At the Edge of the Orchard, Estate’s Choked by Chekhov

the cast of estate

The newest theatrical venture from LunaSea Theatre is Estate, written by young Torontonian playwright Hannah Rittner, which plays at the Neptune Studio Theatre until January 13th, 2013. Estate is a re-imagining of Anton Chekhov’s 1904 play The Cherry Orchard, modernized and set in the Annapolis Valley. It features a powerhouse cast and an incredibly rare dynamic of having six female performers in an ensemble of seven.

One need only read Rittner’s “Message From the Playwright” in Estate’s programme to see that she weaves poetry into the most unlikely of places and longs to connect ardently to humanity and its artistic canon. There is much beautiful language in Estate, poignant imagery and interesting perceptions, but her characters and their story feel trapped by her attempt to fit them into Chekhov’s framework.

My first question is: Why do we need an updated version of The Cherry Orchard? What is the connection between Chekhov’s Russia, which had just abolished Serfdom and was seeing a massive overhaul of the fundamental fibers of its society and its economy as the Western World was being revolutionized by the Industrial Revolution, with the early percolating of Bolshevism and Marxism that led to the Russian Revolution of 1917 stirring the people’s world even more vigorously, with contemporary Nova Scotia? Rittner sets her story in the immediate future (2015-16) and hints at some sort of economic crisis, but the stakes and tangible consequences of this crisis outside this one family’s need to move is not made clear.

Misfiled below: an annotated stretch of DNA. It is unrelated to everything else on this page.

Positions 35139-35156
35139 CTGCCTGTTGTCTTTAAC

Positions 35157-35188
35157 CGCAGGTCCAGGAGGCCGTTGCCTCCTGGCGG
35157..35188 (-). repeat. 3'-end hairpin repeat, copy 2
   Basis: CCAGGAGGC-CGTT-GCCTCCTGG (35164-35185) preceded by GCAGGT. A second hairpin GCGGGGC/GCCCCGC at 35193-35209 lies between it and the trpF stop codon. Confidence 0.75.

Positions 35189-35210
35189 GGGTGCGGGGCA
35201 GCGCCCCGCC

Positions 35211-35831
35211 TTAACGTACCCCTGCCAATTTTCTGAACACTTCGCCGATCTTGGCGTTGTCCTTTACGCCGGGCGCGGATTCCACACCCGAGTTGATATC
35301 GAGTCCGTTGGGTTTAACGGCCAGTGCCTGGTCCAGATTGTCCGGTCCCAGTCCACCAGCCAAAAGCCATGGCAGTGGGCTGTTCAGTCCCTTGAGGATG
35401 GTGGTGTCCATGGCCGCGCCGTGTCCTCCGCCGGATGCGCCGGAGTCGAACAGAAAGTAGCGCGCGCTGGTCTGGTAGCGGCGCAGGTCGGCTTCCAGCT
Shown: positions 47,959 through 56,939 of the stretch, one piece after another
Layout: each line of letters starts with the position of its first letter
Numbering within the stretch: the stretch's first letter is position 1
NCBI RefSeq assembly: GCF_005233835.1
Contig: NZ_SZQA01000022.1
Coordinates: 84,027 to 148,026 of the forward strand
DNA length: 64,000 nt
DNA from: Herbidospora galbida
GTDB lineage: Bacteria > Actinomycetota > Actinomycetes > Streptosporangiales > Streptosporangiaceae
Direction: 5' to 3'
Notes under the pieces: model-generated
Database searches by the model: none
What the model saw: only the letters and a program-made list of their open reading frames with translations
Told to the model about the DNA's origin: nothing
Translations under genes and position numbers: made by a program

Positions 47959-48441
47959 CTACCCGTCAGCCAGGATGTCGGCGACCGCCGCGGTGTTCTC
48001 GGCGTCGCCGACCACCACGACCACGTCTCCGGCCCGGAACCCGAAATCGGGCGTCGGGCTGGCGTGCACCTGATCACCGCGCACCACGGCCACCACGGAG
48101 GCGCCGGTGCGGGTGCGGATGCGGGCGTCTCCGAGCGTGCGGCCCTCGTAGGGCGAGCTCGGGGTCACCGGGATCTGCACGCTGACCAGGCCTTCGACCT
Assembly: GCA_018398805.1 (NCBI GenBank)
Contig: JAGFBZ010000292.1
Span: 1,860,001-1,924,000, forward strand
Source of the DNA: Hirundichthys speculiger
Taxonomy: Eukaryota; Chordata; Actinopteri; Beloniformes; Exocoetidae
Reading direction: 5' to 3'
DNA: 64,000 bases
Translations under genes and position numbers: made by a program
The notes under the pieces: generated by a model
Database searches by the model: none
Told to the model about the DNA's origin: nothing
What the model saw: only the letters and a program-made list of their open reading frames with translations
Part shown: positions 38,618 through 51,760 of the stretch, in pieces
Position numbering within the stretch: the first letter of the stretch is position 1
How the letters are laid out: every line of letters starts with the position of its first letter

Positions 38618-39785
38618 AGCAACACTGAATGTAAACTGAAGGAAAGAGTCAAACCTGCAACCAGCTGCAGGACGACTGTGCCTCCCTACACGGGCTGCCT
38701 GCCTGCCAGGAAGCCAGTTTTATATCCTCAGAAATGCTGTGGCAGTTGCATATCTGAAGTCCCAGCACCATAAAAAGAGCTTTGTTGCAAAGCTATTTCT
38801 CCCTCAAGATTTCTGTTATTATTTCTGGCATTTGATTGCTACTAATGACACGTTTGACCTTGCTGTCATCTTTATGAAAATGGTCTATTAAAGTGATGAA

Rittner’s greatest strength is her beautiful poetic language, which contrasts sharply with Chekhov’s use of stark, mundane, realism. In The Cherry Orchard each character represents a certain aspect of society: a political ideology or the penniless aristocracy or the absurd futility of the forgotten former serfs, for example. This grounds Chekhov’s play in the stories of the people who inhabit this land and their ancestors. In Estate all the characters speak in heightened, grandiloquent soliloquies quoting from Shakespeare and referencing Williams and Nietzsche, from Bobby, the overalls-wearing orchard employee to Georgia, the hippie Yoga-loving matriarch. Beyond a brief reference to exploiting the Mi’kmaq and the Acadians, the sense that this is a Nova Scotian story told from the perspective of the people who have farmed the orchards in the Annapolis Valley doesn’t seem at all realistic and in some cases is historically murky. A family named McInnes, for example, likely would have immigrated to Nova Scotia from Scotland a century after the Acadians were expelled by the British. Rittner’s language is made strange and alienating in this otherwise realistic play, but I think that if it were liberated from the chains of Chekhov and approached from a different artistic style the result could be quite fascinating and emotionally arresting.